Archbishop of Canterbury cites words of Pope Francis at enthronement
By Simon Caldwell Catholic News Service
MANCHESTER, England (CNS) — Drawing on the words of Pope Francis and his call for people to be protectors of each other, Anglican Archbishop Justin Welby urged people of faith to build up the community of God on earth.
Archbishop Welby, 57, was enthroned as archbishop of Canterbury and became the spiritual leader of about 77 million Anglicans around the world in ceremonies at Canterbury Cathedral in southeast England March 21.
The archbishop, a former oil executive, recalled the words of Pope Francis during the pontiff’s inaugural Mass March 19, when he urged people to care for one another in order to build a peaceful world.
It is only under “the authority of God … that we may become the fully human community of which we all dream,” Archbishop Welby said during his homily.
The comments were among several references to the increasingly secular nature of British society.
The archbishop warned the congregation, which included British Prime Minister David Cameron and Prince Charles, of the dangers of losing faith in Jesus.
“For more than a thousand years this country has, to one degree or another, sought to recognize that Jesus is the Son of God, by the ordering of its society, by its laws and by its sense of community,” said Archbishop Welby, a married father of five.
He said that “sometimes we have done better, sometimes worse” and cited the abolition of slavery, the establishment of free health care and great progress in working conditions as the achievements of a society confident in its Christianity.
But he said that today the church was suffering around the world.
“As many Christians are martyred now as in the past,” he said.
“The church transforms society when it takes the risk of renewal in prayer or reconciliation,” the archbishop said, running through a list of ministries, advocacy actions and social services offered to poor and vulnerable people in England and around the world.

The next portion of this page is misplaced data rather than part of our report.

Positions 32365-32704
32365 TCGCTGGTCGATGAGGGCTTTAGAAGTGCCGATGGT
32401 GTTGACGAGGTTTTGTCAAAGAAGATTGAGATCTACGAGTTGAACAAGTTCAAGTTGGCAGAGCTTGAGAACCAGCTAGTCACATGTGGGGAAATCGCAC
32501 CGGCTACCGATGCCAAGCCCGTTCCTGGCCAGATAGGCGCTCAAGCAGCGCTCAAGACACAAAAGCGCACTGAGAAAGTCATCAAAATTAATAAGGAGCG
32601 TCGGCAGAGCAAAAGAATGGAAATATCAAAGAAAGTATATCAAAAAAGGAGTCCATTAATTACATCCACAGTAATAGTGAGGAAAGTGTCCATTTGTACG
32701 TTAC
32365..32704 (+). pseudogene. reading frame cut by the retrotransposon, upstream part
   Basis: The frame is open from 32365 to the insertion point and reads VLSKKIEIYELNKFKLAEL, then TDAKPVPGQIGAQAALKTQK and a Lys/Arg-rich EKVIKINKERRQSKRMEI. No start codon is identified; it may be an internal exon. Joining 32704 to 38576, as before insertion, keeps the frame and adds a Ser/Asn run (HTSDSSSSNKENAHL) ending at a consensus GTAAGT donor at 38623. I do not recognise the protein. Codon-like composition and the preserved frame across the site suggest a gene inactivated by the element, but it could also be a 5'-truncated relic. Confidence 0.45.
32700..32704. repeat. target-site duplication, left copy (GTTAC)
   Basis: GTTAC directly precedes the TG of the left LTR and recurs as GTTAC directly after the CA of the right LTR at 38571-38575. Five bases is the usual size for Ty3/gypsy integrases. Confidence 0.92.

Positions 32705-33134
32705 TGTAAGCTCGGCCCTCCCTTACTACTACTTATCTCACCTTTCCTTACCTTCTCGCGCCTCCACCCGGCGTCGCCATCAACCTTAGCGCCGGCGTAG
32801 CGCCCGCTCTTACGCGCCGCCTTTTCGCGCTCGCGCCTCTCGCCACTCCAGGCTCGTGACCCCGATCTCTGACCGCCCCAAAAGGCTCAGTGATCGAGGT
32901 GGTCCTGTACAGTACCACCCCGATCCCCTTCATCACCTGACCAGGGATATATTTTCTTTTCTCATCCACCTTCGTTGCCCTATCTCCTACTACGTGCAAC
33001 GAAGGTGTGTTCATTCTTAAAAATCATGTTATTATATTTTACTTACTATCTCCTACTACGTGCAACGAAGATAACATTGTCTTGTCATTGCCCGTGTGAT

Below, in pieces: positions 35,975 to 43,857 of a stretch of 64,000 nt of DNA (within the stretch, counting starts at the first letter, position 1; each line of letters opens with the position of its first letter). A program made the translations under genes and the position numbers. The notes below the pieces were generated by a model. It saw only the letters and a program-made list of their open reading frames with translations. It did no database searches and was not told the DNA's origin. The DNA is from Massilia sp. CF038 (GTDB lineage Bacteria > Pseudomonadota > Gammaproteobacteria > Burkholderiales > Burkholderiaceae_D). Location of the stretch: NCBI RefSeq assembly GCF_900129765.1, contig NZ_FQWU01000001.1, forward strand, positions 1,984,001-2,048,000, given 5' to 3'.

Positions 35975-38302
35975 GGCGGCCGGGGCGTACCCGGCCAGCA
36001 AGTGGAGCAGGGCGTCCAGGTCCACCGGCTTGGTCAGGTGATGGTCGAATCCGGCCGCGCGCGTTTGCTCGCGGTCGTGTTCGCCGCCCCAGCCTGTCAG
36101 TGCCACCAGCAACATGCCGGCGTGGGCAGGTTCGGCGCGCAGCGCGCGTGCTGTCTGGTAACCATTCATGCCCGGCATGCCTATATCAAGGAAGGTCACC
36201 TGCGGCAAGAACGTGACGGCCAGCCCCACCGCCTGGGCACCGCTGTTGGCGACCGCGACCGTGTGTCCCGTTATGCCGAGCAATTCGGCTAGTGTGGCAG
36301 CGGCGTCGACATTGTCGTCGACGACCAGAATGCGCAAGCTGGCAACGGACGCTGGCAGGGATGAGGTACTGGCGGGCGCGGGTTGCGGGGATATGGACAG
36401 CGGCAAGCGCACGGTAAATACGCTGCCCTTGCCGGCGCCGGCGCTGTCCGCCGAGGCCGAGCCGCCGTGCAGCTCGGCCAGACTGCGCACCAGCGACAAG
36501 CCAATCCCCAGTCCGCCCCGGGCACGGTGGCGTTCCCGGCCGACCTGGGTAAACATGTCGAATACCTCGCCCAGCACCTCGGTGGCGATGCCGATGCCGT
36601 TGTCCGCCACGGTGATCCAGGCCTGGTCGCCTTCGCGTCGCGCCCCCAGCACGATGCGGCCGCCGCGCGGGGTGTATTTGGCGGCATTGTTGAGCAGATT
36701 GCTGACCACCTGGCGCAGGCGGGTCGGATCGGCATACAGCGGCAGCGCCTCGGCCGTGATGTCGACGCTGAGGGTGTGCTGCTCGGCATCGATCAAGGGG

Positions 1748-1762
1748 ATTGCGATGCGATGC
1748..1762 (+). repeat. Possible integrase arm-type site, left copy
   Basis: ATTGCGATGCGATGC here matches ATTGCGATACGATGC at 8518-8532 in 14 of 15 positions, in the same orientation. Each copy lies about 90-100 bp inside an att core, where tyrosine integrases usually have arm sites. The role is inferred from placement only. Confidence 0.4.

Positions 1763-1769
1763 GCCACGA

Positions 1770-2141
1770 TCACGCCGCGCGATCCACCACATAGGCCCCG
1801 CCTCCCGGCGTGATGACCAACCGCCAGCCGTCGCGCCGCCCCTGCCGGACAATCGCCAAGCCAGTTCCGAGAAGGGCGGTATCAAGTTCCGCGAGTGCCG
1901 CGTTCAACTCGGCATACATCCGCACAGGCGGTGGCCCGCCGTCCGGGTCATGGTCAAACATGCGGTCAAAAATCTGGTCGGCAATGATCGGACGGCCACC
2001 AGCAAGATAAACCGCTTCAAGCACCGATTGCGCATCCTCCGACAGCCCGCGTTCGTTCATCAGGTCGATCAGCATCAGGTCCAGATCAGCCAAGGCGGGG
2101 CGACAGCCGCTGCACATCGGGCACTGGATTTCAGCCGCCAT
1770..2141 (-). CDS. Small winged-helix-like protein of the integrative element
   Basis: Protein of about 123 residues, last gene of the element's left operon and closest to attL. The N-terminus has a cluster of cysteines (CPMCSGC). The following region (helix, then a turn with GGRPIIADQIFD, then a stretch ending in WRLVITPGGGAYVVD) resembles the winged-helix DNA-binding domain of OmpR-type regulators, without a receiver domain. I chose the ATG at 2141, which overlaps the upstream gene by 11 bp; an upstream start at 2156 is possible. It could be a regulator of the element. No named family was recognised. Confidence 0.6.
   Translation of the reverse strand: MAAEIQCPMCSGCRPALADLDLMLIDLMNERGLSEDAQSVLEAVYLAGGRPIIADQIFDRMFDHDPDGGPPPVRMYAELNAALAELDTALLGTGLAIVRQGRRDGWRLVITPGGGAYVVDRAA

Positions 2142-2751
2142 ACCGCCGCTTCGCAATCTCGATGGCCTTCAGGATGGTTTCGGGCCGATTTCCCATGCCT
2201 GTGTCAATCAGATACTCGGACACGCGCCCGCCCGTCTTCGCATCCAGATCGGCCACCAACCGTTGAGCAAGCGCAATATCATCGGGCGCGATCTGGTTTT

“There is every possible reason for optimism about the future of the Christian faith in the world and in this country,” he said.
Archbishop Welby received congratulatory messages from Pope Francis, dated March 18, and Pope Benedict XVI, dated Feb. 4, more than three weeks before Pope Benedict resigned from the papacy.
In his message, Pope Francis assured Archbishop Welby of his prayers “as you take up your new responsibilities.”
“I ask you to pray for me as I respond to the new call that the Lord has addressed to me,” the pope said, adding, “I look forward to meeting you in the near future and to continuing the warm fraternal relations that our predecessors enjoyed.”
In a longer message, Pope Benedict reminded Archbishop Welby that he was taking up his office “at a time when the Christian faith is being called into question in many parts of the Western world by those who claim that religion is a private matter, with no contribution to offer to public debate.”
“Ministers of the Gospel today have to respond to a widespread deafness to the music of faith and a general weariness that shuns the demands of discipleship,” Pope Benedict wrote.
Swiss Cardinal Kurt Koch, president of the Pontifical Council for Promoting Christian Unity, represented the Vatican at the enthronement.
Senior Catholic leaders at the ceremony included Archbishop Vincent Nichols of Westminster, president of the Bishops’ Conference of England and Wales, and Cardinal Cormac Murphy-O’Connor, retired archbishop of Westminster.
The inauguration ceremony involved the double formal enthronement of Archbishop Welby in his seat of Canterbury Cathedral and also his installation on the chair of St. Augustine “as primate of All England.” His installation as primate also represented his inauguration as the spiritual leader of the worldwide Anglican Communion.